Africa (Tunisia) 1
In addition to the fore-mentioned Ray Jacob Stambaugh, a breakdown of those seven other boys who died in the Pacific Theater shows that two men, 2nd Lt. Nathan G. Dorsey, Jr. (1919-1945) and PFC Earl Mason Harwood (1924-1945), died on the Japanese Island of Okinawa.
Nathan G. Dorsey was a former schoolteacher from Mount Airy, somewhat reminiscent of Capt. Miller (Tom Hanks) in Saving Private Ryan. Ironically, I found a newspaper article dating from July, 1939 which reported the College Park (Maryland) grad was responsible for Japanese Beetle control in his hometown as it was affecting farm crops and the local canning business. Dorsey’s father was a well-known businessman who dabbled in politics at various levels. He would serve as mayor of Mount Airy at the time of his son’s participation in the war.
2nd Lt. Nathan G. Dorsey would die in May, 1945 and was buried in a military cemetery in the Pacific. His body would be brought back to the US in 1949, and soon after re-interred in Mount Olivet within the World War II Memorial.
PFC Harwood was a native of Burkittsville and a standout baseball player at Brunswick High who was drafted by the New York Yankees and expected to play for one of their minor league teams after the war. He was the youngest of six sons, five of whom served in the Armed Forces. He landed on Okinawa on Easter Sunday, April 1st, 1945, and was killed in action on May 11th. Harwood was buried in Mount Olivet on March 12th, 1949, three days before 2nd Lt. Dorsey was laid to rest.
Irvin B. Gaver (1921-1944), a resident who once lived at 410 W. South Street in Frederick, perished in a plane crash at Midnapore, India. The recent newlywed and Frederick High grad was serving as a flight officer within the US Army’s Air Force. Sadly, Mrs. Gaver (the former Claudine Smith) learned of her husband’s death on August 14th, 1944 through the War Department’s usual message of sympathy to bereaved relatives, and not through an initial telegram with such news as was customary. Flight Officer Gaver had died on July 26th, and Mrs. Gaver had last received a letter from him dated July 22nd.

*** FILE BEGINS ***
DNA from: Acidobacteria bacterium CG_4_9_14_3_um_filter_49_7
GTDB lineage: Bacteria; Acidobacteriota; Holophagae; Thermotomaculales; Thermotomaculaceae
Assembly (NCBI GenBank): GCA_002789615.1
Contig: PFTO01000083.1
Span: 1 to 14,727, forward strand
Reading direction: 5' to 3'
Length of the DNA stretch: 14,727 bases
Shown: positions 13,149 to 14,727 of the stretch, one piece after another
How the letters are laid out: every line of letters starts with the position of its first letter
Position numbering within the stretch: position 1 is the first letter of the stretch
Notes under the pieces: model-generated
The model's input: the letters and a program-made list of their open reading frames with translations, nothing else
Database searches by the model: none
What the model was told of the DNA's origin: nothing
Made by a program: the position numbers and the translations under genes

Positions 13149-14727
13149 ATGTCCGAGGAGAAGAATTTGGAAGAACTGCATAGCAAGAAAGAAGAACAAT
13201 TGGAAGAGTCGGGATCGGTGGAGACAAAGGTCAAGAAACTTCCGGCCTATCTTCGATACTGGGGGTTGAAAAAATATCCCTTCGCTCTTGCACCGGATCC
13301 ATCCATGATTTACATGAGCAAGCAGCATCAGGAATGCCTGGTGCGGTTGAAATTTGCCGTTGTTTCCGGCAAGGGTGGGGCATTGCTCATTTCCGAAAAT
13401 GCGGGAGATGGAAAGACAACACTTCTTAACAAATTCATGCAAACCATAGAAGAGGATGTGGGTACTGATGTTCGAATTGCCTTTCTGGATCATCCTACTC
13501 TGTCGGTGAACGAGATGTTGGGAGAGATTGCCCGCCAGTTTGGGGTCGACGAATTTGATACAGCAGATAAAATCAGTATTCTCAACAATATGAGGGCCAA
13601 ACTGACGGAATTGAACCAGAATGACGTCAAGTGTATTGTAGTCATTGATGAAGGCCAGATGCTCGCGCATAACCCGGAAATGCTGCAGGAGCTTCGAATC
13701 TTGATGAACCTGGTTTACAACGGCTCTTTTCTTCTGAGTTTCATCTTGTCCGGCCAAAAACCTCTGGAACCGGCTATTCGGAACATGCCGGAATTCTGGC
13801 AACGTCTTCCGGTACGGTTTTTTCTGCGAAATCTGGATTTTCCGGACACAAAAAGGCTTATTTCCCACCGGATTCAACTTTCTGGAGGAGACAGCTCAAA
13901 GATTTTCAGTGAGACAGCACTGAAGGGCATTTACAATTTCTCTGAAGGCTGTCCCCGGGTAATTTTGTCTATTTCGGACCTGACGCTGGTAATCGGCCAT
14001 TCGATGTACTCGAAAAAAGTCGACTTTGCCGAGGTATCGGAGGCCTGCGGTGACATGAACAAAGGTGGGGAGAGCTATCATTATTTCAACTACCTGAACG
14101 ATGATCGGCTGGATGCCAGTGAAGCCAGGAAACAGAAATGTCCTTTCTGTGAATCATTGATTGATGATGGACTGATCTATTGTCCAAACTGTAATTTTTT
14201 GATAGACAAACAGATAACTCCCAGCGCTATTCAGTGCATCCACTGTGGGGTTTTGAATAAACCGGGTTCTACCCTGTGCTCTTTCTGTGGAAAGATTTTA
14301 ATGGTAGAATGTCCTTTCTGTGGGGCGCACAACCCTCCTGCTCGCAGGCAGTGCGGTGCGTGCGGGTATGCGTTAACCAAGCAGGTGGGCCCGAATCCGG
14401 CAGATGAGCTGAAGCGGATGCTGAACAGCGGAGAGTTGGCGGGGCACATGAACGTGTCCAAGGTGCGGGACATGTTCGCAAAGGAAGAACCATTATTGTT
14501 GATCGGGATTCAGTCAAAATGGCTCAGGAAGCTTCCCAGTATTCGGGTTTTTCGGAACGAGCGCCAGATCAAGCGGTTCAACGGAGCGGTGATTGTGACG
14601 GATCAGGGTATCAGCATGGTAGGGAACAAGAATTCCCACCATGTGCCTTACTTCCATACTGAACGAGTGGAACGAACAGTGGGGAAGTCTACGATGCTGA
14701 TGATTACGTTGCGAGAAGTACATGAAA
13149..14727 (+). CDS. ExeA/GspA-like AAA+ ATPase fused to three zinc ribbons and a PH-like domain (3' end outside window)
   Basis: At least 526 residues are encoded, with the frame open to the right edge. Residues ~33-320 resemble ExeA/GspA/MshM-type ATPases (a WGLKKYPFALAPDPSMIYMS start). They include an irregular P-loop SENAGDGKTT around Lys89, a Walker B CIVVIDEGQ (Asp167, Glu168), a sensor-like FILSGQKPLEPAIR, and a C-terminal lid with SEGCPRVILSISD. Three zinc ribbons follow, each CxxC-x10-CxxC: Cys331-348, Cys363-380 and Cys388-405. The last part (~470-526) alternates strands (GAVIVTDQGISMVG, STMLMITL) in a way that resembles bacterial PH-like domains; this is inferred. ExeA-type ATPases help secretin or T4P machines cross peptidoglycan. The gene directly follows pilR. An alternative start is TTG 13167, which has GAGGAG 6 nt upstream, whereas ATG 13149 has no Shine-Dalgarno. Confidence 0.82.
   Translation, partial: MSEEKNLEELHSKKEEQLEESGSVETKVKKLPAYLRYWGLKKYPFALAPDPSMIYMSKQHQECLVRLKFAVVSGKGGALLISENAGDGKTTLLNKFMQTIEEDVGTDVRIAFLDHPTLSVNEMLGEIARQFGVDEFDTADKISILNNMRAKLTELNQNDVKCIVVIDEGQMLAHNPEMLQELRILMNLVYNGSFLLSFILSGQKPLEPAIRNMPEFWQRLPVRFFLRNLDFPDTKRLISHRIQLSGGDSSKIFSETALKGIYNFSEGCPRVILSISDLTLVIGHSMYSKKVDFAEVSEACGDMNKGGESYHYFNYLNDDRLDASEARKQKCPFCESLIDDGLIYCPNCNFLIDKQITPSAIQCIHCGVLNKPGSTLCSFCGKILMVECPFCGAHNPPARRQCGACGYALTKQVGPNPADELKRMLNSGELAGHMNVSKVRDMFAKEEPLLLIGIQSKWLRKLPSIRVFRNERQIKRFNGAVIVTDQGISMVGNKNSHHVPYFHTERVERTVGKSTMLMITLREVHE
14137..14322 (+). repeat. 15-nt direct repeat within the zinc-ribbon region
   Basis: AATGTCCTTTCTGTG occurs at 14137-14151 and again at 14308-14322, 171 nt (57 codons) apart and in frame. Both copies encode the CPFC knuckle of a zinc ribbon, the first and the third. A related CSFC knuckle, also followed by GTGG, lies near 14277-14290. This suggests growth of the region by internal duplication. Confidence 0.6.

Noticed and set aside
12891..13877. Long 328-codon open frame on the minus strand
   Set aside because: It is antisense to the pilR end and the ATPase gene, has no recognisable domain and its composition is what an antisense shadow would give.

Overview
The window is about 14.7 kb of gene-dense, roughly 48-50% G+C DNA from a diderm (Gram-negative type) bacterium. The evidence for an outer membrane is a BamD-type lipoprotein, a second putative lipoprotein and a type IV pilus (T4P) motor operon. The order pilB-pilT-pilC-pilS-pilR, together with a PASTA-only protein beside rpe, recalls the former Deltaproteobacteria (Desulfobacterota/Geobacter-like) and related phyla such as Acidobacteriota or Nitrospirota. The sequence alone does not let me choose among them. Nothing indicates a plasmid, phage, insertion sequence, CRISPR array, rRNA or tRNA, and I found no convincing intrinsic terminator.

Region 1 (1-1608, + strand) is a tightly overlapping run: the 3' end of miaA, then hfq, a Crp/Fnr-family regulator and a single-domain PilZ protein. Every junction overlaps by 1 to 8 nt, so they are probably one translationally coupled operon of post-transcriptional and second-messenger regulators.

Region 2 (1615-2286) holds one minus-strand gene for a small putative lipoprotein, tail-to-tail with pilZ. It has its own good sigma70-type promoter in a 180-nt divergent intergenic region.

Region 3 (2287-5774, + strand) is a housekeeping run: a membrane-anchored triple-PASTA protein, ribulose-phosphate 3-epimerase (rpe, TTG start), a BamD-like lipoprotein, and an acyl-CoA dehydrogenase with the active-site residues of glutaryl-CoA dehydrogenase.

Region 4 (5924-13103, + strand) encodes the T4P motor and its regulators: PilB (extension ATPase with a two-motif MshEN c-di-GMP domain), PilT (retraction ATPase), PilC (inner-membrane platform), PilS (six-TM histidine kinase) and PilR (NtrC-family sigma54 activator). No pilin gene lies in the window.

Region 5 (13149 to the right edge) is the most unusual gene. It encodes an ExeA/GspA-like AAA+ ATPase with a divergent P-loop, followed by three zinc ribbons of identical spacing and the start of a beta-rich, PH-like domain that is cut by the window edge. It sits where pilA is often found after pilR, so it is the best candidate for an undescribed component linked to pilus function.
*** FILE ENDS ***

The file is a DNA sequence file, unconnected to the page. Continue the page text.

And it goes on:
I was able to find the following official report of the accident on the internet courtesy of the Flight Safety Foundation:
The Boeing B-29 Superfortress crashed at Midnapore, Paschim Medinipur district of the Indian state of West Bengal, India (at approximate Coordinates: 22.424°N 87.319°E) due to engine failure after take-off from Chakulia Airfield, Purbi Singhbhum district, State of Jharkhand, India 26 July, 1944. Nine of the thirteen crew were killed (seven in the crash, two died later in hospital).
"STATEMENT OF CAPT ALVIN E. HILLS, JR. AIRPLANE COMMANDER #42-6291
As told to Major R. M. McGlinn, Accident Officer
“We took-off from Chakulia, India, at 07:35 IST, climbed on a course of 72 degrees for 5 to 10 minutes and then changed course to 84 degrees, continuing our climb until reaching an altitude of 1,000 feet. The flight engineer advised #2 Cylinder head temperature was reading 270 degrees, and advised levelling off for cooling. We flew for approximately ten minutes in level flight when Co-Pilot noticed #3 engine on fire. I feathered #3 engine, advised the flight engineer to cut #3 engine fuel shut-off valve off, and use the fire extinguisher.
The use of the fire extinguisher showed no help what-so-ever. I started a slow turn to the left and after 10 or 15 degrees were accomplished, #2 engine started to cut out, dropping from 2400 to 2000 back to 2400 and then 1500 RPM. I advised the Bombardier to salvo the bombs and forward bomb bay tank. (The Bombardier had a little trouble operating the salvo mechanism.)
The Co-Pilot advised crew members, over the interphone, to prepare for an emergency landing. I did not try to feather #2 engine, (I believe the Co-Pilot in the confusion tried to un-feather #3 engine, as there was a terrific drag on that side.) A moment later, #1 and #4 engines began cutting out.
I could not maintain level flight, dropped the nose to pick up air speed and broke through the clouds at approximately 100 feet and found a clear area. I made a normal approach for a normal belly landing. Just before contact, I notified the flight engineer to cut the switches. Normal contact was made with the ground at about the radar section, and an explosion occurred on the right side. We slid along the ground for quite a distance and then came to a sudden stop.
By this time, the entire cabin of the plane was filled with flames. I proceeded through the Pilot’s window to safety. I then helped Lt Houston, the co-pilot, out to the bank of a creek, away from the flames. Lt. DiLollo was dazed and was walking around in front and to the left of the front."
Four other victims of the Pacific Theater buried within the the proximity of the Mount Olivet World War II Memorial died while in active duty in the Philippines. The Philippines campaign (also known as the Battle of the Philippines or the Fall of the Philippines) occurred from December 8th, 1941 – May 8th, 1942 and featured an invasion by Imperial Japan and the defense of the islands by United States and Philippine forces.